Appleton's Cyclopedia of American Biography, edited by James
Grant Wilson, John Fiske and Stanley L. Klos. Six volumes, New York: D. Appleton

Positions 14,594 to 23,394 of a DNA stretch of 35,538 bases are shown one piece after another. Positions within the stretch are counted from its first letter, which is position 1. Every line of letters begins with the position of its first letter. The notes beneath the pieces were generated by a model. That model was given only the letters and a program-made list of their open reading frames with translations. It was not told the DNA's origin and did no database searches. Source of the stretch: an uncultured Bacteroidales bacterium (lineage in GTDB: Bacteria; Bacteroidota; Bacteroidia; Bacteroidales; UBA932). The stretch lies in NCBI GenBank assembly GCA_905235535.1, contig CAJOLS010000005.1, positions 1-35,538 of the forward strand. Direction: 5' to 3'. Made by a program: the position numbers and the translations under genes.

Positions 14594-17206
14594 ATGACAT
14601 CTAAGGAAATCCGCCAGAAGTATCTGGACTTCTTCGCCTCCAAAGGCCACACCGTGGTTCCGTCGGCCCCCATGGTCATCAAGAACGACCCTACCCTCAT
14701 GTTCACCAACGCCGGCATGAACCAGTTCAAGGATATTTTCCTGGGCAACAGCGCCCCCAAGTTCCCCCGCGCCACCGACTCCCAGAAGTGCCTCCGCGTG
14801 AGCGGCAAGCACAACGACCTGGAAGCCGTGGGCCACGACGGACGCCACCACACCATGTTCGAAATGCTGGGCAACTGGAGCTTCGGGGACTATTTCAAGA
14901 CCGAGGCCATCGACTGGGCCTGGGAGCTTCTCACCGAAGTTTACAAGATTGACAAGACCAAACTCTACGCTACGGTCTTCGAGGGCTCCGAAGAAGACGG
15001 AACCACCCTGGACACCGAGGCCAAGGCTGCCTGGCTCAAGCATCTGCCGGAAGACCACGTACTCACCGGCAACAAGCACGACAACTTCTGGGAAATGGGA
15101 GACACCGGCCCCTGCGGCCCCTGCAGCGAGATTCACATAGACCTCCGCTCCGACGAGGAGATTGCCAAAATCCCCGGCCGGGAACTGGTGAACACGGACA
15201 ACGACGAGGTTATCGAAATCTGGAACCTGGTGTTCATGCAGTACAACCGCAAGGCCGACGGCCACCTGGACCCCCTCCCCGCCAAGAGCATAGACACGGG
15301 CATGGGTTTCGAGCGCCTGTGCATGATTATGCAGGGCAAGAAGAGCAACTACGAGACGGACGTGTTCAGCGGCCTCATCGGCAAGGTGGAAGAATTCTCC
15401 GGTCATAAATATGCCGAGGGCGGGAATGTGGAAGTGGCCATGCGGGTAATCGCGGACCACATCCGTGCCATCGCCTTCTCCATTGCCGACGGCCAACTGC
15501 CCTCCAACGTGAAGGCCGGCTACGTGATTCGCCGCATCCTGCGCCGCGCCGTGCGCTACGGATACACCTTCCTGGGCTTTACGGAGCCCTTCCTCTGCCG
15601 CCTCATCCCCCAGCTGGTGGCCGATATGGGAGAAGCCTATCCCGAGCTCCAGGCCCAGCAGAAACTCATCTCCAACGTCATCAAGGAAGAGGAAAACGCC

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CULTZHAYOTL (cooltz-ay-yot'-l), Aztec poet, born in 1370; died in 1421. He was the son of the Tlaxcaltec prince Xentiple. His first work was a long poem entitled " Zempaxochitl." The Count of Regla, as descendant and heir of Hernan Cortes, has preserved the original, a translation of which was made by Peredo, who calls Cultzhayotl the Aztec Virgil. His second work, "Huitzilopoxtli," is considered superior to the first. Clavijero, a profound scholar, finds in it many features resembling those of Dante's "Divine Comedy." Cultz-hayotl was the first that gave a vigorous character and form to tragedy in Mexico, and had the war-dances replaced by dialogues and tableaux. The Aztec king and nobility attended the performance of his tragedy, "Mihua "; but'the noblelnen thought the play was a satire on religion, and caused the poet to be imprisoned and subsequently buried alive, to the neck, in a field near Chapultepec. According to Netzahualcoyotl, a lady of the court saved him, leaving in place of the victim a Toltec prisoner. He wandered about until the priests of the Mitla temple offered him protection. While in retirement he wrote a powerful satire, called "Cuitlacochitl," against the Moctezuma dynasty and the corrupt nobility. Hearing that the Mitla priests might assassinate him, he took refuge in Cholula, where the people made his arrival the occasion for a magnificent display. But he soon had to leave Cholula also, and hid for the rest of his life in the Cacahuamilpa cave, a description of which is found in his poem, "Cacahuamitl."
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